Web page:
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Kerry Cattle


Recognised indigenous

Key Characteristics

The Kerry cow is black, sometimes with a little white on the udder. She is of dairy type, well ribbed with fine bone. She has slender white horns tipped with black, though most herds are now dehorned. She has character, is alert and light on her feet. Cows weigh 350 to 450 kgs depending on the type of land on which they are kept. They are equally suited to being one of a big herd or single house cows. The bull is similar in character to the cow. He is usually docile and easily managed.

The cows enjoy a long useful life, still strong and calving regularly at 14 and 15 years of age. They are extremely hardy and will out winter quite happily, growing a good coat of hair which keeps the cold out. Their agility enables them to travel safely over rough ground and they do little damage to the pastures. Because of their size at least three Kerries can be kept to two of other breeds.

The cows rarely have trouble calving, for there is more room in the pelvis than would appear from the size of the cow. The calves are easily reared and the bullocks will fatten, though they may take 4 to 6 months longer than other breeds. They make excellent quality beef weighing up to 550 kg.

The globules of butterfat in Kerry milk are much smaller than those found in other breeds, thus making it easier to digest. As a result it is ideal for feeding to babies, invalids and others who find it hard to take fat. This emphasises the breed as eminently suitable for fresh milk, cheese and yogurt production. Several Irish farmhouse cheese makers use Kerry milk. The average milk yield is between 3000 and 3700kg at 4% butterfat. However there are quite a number of cows capable of yielding over 4500kg.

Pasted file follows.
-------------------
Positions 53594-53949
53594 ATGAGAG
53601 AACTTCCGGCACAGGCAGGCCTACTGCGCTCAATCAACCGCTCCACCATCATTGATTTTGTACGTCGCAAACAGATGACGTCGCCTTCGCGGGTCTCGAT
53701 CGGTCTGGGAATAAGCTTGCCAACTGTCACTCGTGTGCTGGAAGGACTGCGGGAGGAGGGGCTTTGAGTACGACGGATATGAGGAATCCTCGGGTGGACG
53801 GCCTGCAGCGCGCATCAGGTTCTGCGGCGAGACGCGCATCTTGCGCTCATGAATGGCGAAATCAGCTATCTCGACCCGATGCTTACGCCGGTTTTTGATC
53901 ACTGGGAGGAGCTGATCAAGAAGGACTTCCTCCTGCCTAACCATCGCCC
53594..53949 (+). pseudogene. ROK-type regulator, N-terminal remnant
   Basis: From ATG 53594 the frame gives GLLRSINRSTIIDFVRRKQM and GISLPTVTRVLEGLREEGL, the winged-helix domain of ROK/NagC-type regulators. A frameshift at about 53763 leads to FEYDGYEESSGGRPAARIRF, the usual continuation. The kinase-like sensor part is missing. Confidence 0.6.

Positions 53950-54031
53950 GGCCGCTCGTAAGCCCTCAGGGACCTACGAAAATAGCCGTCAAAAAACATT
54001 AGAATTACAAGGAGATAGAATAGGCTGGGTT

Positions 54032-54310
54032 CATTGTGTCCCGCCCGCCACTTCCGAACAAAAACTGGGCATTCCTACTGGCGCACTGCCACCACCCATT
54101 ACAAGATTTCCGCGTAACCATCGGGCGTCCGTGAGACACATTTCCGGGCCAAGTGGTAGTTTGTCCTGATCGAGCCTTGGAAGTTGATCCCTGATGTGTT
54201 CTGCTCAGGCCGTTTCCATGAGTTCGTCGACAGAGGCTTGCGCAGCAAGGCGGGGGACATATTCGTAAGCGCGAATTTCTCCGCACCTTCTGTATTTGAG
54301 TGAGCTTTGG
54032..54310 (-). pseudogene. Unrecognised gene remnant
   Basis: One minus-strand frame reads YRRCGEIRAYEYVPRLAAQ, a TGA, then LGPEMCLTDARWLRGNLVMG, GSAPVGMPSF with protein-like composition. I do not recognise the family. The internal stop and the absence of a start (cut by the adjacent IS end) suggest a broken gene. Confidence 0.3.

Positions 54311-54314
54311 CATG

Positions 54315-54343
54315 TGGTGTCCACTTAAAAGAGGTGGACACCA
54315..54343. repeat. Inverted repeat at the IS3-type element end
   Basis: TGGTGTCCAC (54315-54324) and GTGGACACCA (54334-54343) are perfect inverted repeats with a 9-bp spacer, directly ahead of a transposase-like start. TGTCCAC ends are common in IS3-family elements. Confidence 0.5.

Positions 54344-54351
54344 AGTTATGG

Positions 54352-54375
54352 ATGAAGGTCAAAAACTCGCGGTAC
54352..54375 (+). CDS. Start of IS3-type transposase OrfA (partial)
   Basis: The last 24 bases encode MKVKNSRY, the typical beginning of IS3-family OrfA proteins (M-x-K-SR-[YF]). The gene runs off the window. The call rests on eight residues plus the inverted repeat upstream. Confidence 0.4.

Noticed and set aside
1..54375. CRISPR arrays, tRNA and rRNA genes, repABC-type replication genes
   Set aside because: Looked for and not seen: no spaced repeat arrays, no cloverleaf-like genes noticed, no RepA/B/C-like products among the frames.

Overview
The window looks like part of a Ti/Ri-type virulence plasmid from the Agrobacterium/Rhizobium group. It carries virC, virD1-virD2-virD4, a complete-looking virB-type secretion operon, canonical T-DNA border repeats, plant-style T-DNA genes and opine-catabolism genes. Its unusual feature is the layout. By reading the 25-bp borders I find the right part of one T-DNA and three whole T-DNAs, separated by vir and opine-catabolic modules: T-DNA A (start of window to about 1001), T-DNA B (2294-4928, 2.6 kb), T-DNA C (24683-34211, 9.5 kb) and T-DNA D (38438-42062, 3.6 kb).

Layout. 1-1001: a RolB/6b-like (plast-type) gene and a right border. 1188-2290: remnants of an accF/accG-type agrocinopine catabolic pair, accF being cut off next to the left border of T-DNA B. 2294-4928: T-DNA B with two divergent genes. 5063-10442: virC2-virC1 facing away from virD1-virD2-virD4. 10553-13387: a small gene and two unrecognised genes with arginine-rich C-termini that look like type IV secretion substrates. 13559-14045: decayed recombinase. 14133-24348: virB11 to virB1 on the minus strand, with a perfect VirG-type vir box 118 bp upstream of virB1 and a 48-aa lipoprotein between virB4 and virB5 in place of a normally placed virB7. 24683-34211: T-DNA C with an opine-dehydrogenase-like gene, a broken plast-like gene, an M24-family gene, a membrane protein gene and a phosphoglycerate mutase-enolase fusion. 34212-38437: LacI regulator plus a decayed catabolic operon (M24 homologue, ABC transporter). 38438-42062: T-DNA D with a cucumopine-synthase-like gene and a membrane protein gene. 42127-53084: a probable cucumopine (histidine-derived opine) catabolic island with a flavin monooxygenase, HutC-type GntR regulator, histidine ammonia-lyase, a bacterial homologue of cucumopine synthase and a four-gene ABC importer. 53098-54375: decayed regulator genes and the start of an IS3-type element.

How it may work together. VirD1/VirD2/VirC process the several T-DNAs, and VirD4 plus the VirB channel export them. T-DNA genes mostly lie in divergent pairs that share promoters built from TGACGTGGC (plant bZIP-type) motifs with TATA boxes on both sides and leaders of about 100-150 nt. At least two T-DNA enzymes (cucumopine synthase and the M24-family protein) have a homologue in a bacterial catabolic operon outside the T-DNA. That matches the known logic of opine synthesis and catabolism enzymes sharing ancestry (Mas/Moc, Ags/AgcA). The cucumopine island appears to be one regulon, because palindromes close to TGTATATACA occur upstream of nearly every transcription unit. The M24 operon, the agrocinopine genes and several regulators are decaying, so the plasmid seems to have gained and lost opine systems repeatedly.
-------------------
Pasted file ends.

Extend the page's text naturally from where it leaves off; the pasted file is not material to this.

The Kerry Cattle Society of Ireland was formed in 1917 to do all such things necessary to promote and maintain the purity of the breed. In 2002 the Society registered as a Co-Op and became The Kerry Cattle Society Ltd, in order to be better able to carry out its work. The Society now has membership in Ireland, Great Britain, USA and Canada.

Volume 1 of the herd book was published in 1890. The following quotation is taken from the preface to that volume. In 1879 the County Kerry Agricultural Society passed a resolution approving of the publication of a Herd-book under their own auspices; but difficulties arose which prevented the project from being carried out.

The “Farmers’ Gazette” undertook the publication of a Register, and in January, 1887, published the first issue of their “Register of Pure Kerry Cattle and Dexters”. This Register extended to three volumes, including 46 Kerry Bulls and 100 Kerry Cows. It did not include any Dexter Bulls, and only 10 Dexter Cows. The Royal Dublin Society acquired from the publishers of the “Farmers’ Gazette” their rights in connexion with this Register; and the Cattle, with the numbers originally assigned to them, are now included in the Society’s Herd-book.

The Royal Dublin Society maintained the herd book until the end of 2001. It is now maintained by The Kerry Cattle Society Ltd., who are responsible for all registrations, issuing of herd book certificates and publishing the herd book.

Breed Societies

The Kerry Cattle Society

Suitable Habitat Types




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